The University of Granada (UGR) and the Geological Survey of Spain have proven, thanks to an analysis of the variations of the ground (subsidences and elevations), that the Vega de Granada area (Granada basin, SE Spain) sinks up to one centimeter per year during dry periods. For this, they have processed radar images obtained since 2003 by three different satellites, thus achieving millimetric precision for their study.
In parallel, the exploitation of the Vega de Granada aquifer for the last 13 years has been monitored. This has allowed the researchers to know in which areas has been the aquifer exploited the most, based on the decreases and increases in the phreatic level of the aquifer. Additionally, the study includes a geological examination of the ground by interpreting a series of explorations carried out in the Vega de Granada area since the 70s.
The results show that during the dry period 2003-2009 the aquifer was exploited with greater intensity in the area where the villages of Armilla, Atarfe, Chauchina and Santa Fe are located. This caused land subsidence of up to one centimeter per year in areas located north of Chauchina, the urban center of Santa Fe and east of Vegas del Genil, as well as in Atarfe and the south of Maracena. Interestingly, these areas coincide with a greater presence of clays in the subsoil, which are compacted during the decreases of the groundwater level of the aquifer.
During the rainiest period, between 2011 and 2014, the foci of land subsidence disappeared, although significant subsidences of almost 13 millimeters per year were detected in the vicinity of the airport and in the urban center of Cijuela due to earthmoving works that caused land displacements in both areas. In the last years (2015-2016) only small subsiding nuclei have been detected in the northeast of Maracena, although their origin is unknown.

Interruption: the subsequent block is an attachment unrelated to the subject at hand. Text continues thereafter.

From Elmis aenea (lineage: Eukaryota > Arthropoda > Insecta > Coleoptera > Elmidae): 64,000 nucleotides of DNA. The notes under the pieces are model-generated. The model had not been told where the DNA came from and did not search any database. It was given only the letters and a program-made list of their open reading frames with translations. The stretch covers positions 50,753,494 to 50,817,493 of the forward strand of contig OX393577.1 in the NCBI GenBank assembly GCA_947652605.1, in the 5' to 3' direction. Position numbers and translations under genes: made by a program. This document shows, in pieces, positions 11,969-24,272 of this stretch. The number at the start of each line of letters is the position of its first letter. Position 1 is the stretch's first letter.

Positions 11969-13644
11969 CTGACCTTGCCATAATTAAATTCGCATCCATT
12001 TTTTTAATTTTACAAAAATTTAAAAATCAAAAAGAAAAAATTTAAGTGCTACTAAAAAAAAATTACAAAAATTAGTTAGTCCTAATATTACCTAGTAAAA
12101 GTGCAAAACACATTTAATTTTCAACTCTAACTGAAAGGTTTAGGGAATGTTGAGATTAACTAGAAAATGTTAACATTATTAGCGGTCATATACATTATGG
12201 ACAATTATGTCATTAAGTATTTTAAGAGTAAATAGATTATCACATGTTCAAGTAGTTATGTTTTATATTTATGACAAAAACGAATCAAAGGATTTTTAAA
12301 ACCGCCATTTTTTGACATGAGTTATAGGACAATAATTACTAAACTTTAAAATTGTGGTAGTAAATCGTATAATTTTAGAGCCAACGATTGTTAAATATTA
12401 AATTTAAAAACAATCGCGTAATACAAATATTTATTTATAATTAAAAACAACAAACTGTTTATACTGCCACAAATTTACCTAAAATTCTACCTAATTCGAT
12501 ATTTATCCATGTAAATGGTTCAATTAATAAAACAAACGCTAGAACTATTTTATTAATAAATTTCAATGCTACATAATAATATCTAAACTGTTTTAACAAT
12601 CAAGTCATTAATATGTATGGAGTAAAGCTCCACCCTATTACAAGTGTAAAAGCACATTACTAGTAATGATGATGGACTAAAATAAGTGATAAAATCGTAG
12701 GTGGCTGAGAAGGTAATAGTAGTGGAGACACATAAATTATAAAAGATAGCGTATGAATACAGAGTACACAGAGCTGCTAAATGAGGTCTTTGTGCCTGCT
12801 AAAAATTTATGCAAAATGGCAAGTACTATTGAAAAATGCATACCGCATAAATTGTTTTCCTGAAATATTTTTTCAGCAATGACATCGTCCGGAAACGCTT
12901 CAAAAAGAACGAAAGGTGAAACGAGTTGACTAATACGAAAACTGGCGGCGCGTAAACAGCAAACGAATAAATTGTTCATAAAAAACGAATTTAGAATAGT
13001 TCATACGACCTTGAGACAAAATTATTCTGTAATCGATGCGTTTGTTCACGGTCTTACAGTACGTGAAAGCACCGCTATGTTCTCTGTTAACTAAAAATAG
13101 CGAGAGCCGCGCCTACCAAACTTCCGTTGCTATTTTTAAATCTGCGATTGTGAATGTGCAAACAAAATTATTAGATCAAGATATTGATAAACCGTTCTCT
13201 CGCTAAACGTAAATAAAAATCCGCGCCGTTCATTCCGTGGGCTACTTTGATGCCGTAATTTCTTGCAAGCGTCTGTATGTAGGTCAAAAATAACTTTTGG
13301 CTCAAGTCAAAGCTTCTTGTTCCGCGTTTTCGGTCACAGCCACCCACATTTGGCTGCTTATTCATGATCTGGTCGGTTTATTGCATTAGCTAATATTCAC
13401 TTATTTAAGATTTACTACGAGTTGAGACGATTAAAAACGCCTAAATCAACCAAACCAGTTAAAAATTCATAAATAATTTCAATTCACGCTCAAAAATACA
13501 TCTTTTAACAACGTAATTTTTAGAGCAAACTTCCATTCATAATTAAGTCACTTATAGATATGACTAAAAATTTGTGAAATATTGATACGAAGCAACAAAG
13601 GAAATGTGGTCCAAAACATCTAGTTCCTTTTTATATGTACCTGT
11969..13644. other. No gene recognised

The director of the UGR Department of Geodynamics, José Miguel Azañón, and Rosa María Mateos, from the Geological Survey of Spain, Research Centre in Granada, are responsible for this research, which has been published in Journal of Hydrology. Azañón and Mateos point out that the data obtained “are not alarming, and do not imply any risk at the moment. These data are of enormous interest for an adequate management of the aquifer, especially during periods of drought, such as the one we are currently experiencing”.
“In very vulnerable areas, with high content of clays, decreases of just a couple of meters in the phreatic level could cause land subsidence. An accumulation of displacements could lead to a subsidence of several centimeters per decade, which would represent a long-term danger for the villages located in the Vega de Granada area”, the researchers point out.
Azañón and Mateos highlight the detection of cracks in streets and sidewalks at the municipality of Otura caused by this phenomenon. “The real risk comes from differential deformations, that is, the fact that subsidence occurs in certain streets or zones and not in adjacent areas. However, most of the deformations detected are not very dangerous, since they have occurred jointly”.